CMC Foreword           

First to fight. This is more than just a Marine Corps recruiting slogan - this is the legacy of the United States Naval Services. For over 220 years, this nation has learned that they can depend on their Naval Services to be ready for any challenge, in any clime, in any place, at any time. In conflicts ranging from high-intensity battles such as the ones fought at Guadalcanal, Midway, Iwo Jima, Inchon, and Desert Storm, to low-intensity conflicts like Haiti, Grenada, and most recently Albania, the nation has looked to the Navy and Marine Corps team to provide an on-the-scene, forward-deployed, sea-based combined arms force to maintain the peace and, when necessary, to win our nation's battles.

Without doubt, one of the major reasons that the Naval Services have developed into the potent warfighting force that they are today can be directly attributed to the strength and versatility of their Naval Aviation. Shortly after the Wright Brothers' Flyer took to the air at Kitty Hawk, North Carolina, Navy and Marine Corps visionaries such as Eugene Ely and Alfred A. Cunningham realized the potential applications of airpower in future naval campaigns. They believed that the naval forces of the future would have to fight as an integrated team, on the sea, on land, and in the air. From these early visionaries' quest grew a naval and amphibious combined arms capability that changed the course of history. For the last 87 years, the Navy and the Marine Corps have integrated the power and potential of Naval Aviation into their warfighting organizations - giving rise to the most powerful naval and amphibious power projection force ever known to mankind.

From its humble beginnings as a sea-plane and balloon force before the First World War, Naval Aviation has evolved into one of the more potent, flexible, and innovative forces in the history of air warfare. During the 20th century, Naval Aviation pioneered innovations such as aircraft carriers, steam catapults and arresting wires, dive-bombing, close air support, aerial medical evacuation, vertical assault, and STOVL. As we stand poised on the brink of the 21st century, Naval Aviation is once again forging ahead ­ developing and procuring the technologies we need to prevail on our future battlefields of the 21st century, such as the V-22 Osprey tilt-rotor, and the STOVL Joint Strike Fighter.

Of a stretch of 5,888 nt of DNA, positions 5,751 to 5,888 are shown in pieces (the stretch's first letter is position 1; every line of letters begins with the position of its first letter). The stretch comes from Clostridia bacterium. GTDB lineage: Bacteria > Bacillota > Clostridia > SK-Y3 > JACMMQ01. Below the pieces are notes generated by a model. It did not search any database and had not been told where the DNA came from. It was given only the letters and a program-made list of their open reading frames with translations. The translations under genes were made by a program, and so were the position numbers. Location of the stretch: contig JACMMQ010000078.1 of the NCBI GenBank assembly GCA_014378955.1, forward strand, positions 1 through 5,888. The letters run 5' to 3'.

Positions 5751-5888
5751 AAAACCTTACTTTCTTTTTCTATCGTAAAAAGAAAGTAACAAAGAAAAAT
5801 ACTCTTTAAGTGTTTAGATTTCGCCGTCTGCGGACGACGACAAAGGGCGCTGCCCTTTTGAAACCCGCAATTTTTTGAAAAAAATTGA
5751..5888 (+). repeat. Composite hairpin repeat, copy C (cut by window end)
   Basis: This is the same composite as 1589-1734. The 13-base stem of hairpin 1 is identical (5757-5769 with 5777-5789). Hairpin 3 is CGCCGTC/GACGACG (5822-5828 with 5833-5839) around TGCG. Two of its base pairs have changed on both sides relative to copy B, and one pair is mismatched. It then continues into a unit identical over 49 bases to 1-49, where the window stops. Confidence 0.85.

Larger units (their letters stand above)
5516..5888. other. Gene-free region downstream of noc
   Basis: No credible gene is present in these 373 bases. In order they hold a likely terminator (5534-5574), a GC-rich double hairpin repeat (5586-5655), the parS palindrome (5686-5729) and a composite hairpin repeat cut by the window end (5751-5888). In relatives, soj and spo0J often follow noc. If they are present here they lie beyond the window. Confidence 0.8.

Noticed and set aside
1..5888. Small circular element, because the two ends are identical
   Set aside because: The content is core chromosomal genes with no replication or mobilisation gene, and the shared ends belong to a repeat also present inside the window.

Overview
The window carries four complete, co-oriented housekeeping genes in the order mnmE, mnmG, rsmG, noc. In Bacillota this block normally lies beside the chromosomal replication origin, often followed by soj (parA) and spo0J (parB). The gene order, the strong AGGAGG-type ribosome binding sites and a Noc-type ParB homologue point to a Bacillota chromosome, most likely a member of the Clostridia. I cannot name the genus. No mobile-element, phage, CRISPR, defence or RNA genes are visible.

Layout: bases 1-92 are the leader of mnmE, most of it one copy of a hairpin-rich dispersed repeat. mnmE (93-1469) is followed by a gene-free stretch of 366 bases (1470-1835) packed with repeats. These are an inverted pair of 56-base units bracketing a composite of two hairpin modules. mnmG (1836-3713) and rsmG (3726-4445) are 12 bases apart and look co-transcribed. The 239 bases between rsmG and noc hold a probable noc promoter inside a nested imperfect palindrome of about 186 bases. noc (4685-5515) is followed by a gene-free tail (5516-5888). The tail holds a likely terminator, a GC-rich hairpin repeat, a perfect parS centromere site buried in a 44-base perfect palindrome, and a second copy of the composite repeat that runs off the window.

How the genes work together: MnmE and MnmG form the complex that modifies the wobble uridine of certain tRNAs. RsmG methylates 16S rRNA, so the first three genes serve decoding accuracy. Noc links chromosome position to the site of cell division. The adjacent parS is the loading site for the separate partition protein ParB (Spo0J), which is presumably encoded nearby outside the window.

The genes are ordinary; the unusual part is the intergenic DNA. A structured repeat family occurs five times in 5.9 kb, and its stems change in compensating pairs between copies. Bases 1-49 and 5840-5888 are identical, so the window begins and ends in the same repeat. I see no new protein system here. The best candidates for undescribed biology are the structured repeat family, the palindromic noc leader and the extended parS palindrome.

The United States Navy and Marine Corps have earned a reputation for being forward thinking and innovative, while at the same time being always ready to respond to any threat to our national security. The challenges and uncertainties looming off our bow in the 21st century will require the Naval Services to stay true to this legacy of vision, innovation, and readiness. The Naval Services have made their greatest progress when we thought, planned, innovated, trained, and fought as a team. As in the past, this team philosophy is the key to our future.

Charles C. Krulak
General, U.S. Marine Corps
Commandant of the Marine Corps


Naval Aviation Vision Statement  Chief of Naval Operations Forward  Commandant of the Marine Corps Forward
  Introduction  New Challenges...Enduring Realities  Naval Aviation:  Capabilities for Today... and Tomorrow
Sharpening the Vision:  The Process  Section 1:  Element Definitions and Goals
Section 2:  Program Plans, Descriptions and Roadmaps  Acronyms  Director Air Warfare Closing Remarks